The Elder and Disability Law Firm, APC
A Law in California Addresses Fatal Nursing Home Cases of COVID-19
A California law was enacted in late September 2020 in response to the concerns that state health agencies were too slow to respond to coronavirus outbreaks in skilled nursing facilities because of a lack of timely information elevated to these agencies. Since the COVID-19 pandemic has hit nursing homes very hard, Governor Gavin Newsom had little choice but to respond by signing into law AB 2644. This law requires that Californian skilled nursing facilities must report disease-related deaths within 24 hours to the proper health authorities during declared emergencies.
Assembly member Jim Wood (D-Santa Rosa), who introduced the legislation, was quoted as saying that the COVID-19 percentages reported: "reveals the significant weaknesses in the reporting system currently required by these facilities." More than 5,630 residents and staff have died from COVID-19, accounting for 36 percent of the state's fatalities from the coronavirus. The Los Angeles Times reports on October 13, 2020, that COVID-19 deaths are heavily prevalent in the elderly, with 5,811 deaths accounting for 35 percent of the state's total.
According to the California Department of Public Health, there have been outbreaks at some 1.164 nursing homes and 379 assisted living facilities in the state. And while it is known that the death toll is particularly worse for the elderly and those with underlying medical conditions, the quickness with which the coronavirus spreads within the facilities is alarming health officials.
The Centers for Disease Control and Prevention (CDC) have published guidelines for COVID-19 infection control at the federal level. In contrast, the Centers for Medicare and Medicaid (CMS) have recently revised guidance protocols for broadening nursing home visitation rules. CMS's initial effort to implement severe visitor restrictions to slow the spread of COVID-19 was at a high cost to nursing home residents' overall well-being. Increasing the number of visitations will bring new challenges as skilled nursing facilities balance the possibility of infection with the negative effects of isolating patients. Nursing homes will have to comply with the new CMS visitation guidelines or risk the chance of citations and other penalties as CMS deems appropriate for failure to comply.
The federal guidelines, which assess penalties for non-compliance, further complicate California's ability to manage COVID-19 outbreaks in skilled nursing home facilities properly. Yet, non-adherence to the new state law also has consequences. Recording infectious disease deaths in nursing homes must now be compiled into a weekly report to the California Public Health Department's website. Notifications to facility residents and their families of any coronavirus outbreak at the facility are mandated.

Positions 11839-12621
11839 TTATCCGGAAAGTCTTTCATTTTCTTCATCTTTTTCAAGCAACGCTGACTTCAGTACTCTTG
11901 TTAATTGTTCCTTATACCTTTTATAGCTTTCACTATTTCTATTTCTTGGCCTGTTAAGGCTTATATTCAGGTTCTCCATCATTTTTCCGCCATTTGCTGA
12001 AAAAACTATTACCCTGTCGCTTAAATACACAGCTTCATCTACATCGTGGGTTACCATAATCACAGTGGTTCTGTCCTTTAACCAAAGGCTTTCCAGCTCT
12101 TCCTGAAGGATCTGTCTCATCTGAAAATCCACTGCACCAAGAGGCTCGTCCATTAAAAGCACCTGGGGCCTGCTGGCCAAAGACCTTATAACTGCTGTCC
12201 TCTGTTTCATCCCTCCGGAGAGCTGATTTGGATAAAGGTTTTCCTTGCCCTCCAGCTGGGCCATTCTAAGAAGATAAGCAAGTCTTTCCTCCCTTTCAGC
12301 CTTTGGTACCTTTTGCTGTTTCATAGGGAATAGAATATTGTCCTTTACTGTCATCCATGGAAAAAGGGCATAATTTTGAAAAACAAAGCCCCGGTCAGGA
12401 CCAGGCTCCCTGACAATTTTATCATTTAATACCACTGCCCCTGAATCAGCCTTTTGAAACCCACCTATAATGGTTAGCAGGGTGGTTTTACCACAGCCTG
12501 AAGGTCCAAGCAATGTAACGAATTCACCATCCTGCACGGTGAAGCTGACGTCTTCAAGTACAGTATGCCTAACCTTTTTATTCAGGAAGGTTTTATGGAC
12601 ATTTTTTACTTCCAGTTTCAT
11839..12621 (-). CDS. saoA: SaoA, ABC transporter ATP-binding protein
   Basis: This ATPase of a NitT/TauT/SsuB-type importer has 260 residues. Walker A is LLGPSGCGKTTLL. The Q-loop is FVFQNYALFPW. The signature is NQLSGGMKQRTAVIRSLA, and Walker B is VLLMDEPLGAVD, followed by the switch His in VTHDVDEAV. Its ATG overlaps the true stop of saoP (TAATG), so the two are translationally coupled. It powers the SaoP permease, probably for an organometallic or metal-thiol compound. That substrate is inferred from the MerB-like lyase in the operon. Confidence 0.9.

Still, reporting a coronavirus outbreak at a California facility must protect an individual's (resident or staff) right to privacy. However, the reporting of an outbreak of infectious diseases, such as COVID-19, in a more timely manner will allow the state's Department of Public Health to respond much more quickly and potentially save lives. The failure of timely reporting in the early months of 2020 contributed to public health agencies' slow response, which led to more significant outbreaks and deaths of COVID-19. The new law's reporting requirements will help the state meet its mandate to send virus infection data to the CDC and alert skilled nursing facilities to the need for infection control during a COVID-19 outbreak within a facility.
It is clear that eldercare facilities, particularly skilled nursing facilities with their highly vulnerable elderly resident populations, turned into COVID-19 deathtraps. These hotspot environments will be well served by the new law's reporting requirements that will trigger California public health departments to address each facility's outbreak immediately.
Nationally and by state, there has not been a perfect response to the coronavirus pandemic. Best practices include timely and accurate reporting of outbreaks, death, and transparency in that accumulated data. When a virus is unseen, it is most difficult to combat. If data about the virus remains unseen, it is a recipe for unnecessary death. Let's hope the new California state law that accelerates the reporting of deaths due to infectious disease at skilled nursing facilities will save more lives.
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